Floridians say the state’s water resources are just as important as healthcare and the economy, according to researchers from the UF/IFAS Center for Public Issues Education in Agriculture and Natural Resources.
PIE Center researchers presented 523 state residents with a list of 10 issues. Only two-tenths of a percent separated what the respondents tagged as the three most critical issues. When asked to describe the significance of each issue between “not at all important” and “extremely important,” 81.5 percent of Floridians deemed healthcare highly or extremely important, compared to water at 81.4 percent and the economy at 81.3 percent. Fifty-two percent of Floridians believed that water was an extremely important issue.
The fourth-annual survey, administered by assistant professor Alexa Lamm, asked Floridians about the rights, responsibilities, attitudes and behaviors associated with water quantity and quality. Responses are weighted to be representative of the entire state, according to 2010 Census information.
“We’ve long known how significant water is to the state of Florida, and it’s great to see the public recognizes the importance of it as well,” said Lamm, a faculty member in the Department of Agricultural Education and Communication.
Floridians in the survey reported a high level of engagement in a variety of water conservation habits, but were more likely to save water indoors than in their home landscapes.
More than half of state residents use water-efficient toilets and low-flow showerheads, and at least three-quarters of Floridians run their dishwashers and washing machines only when they are full. But less than 30 percent indicated they used low-water consuming plants, reclaimed water or rain barrels in their landscape.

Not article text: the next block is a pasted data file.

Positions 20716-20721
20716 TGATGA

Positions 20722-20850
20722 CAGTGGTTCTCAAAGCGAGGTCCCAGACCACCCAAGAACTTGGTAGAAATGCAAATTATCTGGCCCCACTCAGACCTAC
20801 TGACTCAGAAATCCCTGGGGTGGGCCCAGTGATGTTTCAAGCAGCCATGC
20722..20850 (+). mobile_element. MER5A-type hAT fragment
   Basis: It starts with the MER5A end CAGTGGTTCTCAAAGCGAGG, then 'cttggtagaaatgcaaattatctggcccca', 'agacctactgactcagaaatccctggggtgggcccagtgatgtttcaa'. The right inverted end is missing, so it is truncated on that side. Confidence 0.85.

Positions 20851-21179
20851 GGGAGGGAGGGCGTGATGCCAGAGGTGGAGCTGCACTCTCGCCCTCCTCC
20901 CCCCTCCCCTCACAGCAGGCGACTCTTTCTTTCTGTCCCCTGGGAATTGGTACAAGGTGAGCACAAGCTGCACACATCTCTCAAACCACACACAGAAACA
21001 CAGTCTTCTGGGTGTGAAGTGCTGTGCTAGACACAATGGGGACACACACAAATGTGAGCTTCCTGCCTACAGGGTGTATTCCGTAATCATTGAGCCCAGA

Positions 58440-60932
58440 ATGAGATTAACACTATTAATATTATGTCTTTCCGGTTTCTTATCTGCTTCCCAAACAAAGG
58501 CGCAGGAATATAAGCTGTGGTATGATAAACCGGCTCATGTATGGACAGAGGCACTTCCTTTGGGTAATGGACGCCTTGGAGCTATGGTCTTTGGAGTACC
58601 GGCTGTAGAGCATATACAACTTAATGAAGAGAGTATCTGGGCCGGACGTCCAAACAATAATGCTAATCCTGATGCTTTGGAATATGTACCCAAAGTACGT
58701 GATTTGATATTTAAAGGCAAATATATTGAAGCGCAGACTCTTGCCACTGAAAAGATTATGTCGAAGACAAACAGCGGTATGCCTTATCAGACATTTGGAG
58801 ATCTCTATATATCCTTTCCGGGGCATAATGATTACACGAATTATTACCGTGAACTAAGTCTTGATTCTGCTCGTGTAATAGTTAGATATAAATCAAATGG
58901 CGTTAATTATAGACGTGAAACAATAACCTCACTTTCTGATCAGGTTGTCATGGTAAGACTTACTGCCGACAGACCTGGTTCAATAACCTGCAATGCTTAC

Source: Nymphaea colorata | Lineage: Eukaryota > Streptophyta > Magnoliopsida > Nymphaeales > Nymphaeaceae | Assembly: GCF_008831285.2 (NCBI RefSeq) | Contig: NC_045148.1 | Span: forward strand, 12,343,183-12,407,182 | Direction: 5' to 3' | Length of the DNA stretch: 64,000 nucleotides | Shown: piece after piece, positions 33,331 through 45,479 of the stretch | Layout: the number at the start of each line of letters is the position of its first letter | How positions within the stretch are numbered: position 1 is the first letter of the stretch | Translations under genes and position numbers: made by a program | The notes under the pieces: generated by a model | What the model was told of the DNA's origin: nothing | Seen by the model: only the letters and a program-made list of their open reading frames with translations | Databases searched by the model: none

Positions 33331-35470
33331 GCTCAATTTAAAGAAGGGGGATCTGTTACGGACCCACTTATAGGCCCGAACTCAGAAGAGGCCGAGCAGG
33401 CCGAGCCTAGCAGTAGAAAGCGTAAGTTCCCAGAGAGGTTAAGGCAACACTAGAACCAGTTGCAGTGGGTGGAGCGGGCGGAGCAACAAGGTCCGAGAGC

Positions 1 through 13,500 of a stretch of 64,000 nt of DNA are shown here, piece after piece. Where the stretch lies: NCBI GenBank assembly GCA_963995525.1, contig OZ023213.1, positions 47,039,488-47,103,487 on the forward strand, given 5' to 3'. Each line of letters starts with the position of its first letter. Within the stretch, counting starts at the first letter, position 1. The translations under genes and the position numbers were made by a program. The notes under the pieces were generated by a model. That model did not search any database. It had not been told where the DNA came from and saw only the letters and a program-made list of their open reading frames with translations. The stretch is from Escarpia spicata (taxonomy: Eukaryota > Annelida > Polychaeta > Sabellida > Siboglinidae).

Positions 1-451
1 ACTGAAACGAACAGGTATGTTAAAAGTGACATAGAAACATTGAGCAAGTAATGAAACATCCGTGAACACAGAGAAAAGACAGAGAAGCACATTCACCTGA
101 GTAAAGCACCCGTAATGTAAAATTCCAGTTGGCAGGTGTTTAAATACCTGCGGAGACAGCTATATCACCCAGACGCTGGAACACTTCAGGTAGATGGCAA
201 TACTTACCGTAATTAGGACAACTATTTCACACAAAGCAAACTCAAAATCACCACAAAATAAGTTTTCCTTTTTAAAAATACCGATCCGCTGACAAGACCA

More than half of Floridians remained neutral when researchers asked if turfgrass lawns and landscape irrigation have a positive effect on the environment, which UF/IFAS senior vice president Jack Payne said signals an opportunity to educate and inform residents about how to conserve water when caring for their landscapes.
“These results demonstrate that Floridians are thirsty for knowledge about how they can conserve this vital natural resource,” he said. “This issue isn’t going away any time soon, and our public wants to be informed and engaged in water conservation.”
Aside from leaving the faucet on while washing dishes, Floridians reported strong water conservation habits.
The majority of residents usually keep the water on when doing the dishes, but more than 60 percent turn off the tap when it comes time to brush their teeth. About half of Floridians have water- efficient toilets and showerheads, but only 15 percent use rain barrels to collect water for irrigation. Twenty-one percent say they use recycled or reclaimed water.
Residents can make the most improvements in their home landscapes, according to PIE Center survey results. Forty-three percent of Floridians do not use low-water consuming plants, compared to 31 percent who do and 23 percent who are unsure.
Most will turn off their sprinklers when the weather is rainy or showers are forecasted. Fourteen percent of Floridians thought that turfgrass lawns needed too much water to maintain, though 56 percent neither agreed nor disagreed.
Floridians largely rejected native plants as substitutes for turfgrass, with only 13 percent saying they preferred natives. More than 40 percent wanted turfgrass, and 45 percent were unsure. Nearly two-thirds of residents said they appreciated when homes have well-maintained yards, and 54 percent believed that having a healthy turfgrass lawn is important for maintaining a property’s economic value.
Thirty percent of residents believed turfgrass had a positive effect on the environment, compared to 58 percent who were unsure. More than 60 percent did not know if turfgrass negatively affected the quality of nearby water bodies.
According to the statewide survey, 72 percent of Floridians are responsible for maintaining a lawn. Of those residents, 52 percent have turfgrass and 46 percent owned irrigation systems. Roughly half of the high-water users reported monthly water bills between $50 and $100.Download the water infographic
Download the turfgrass infographic
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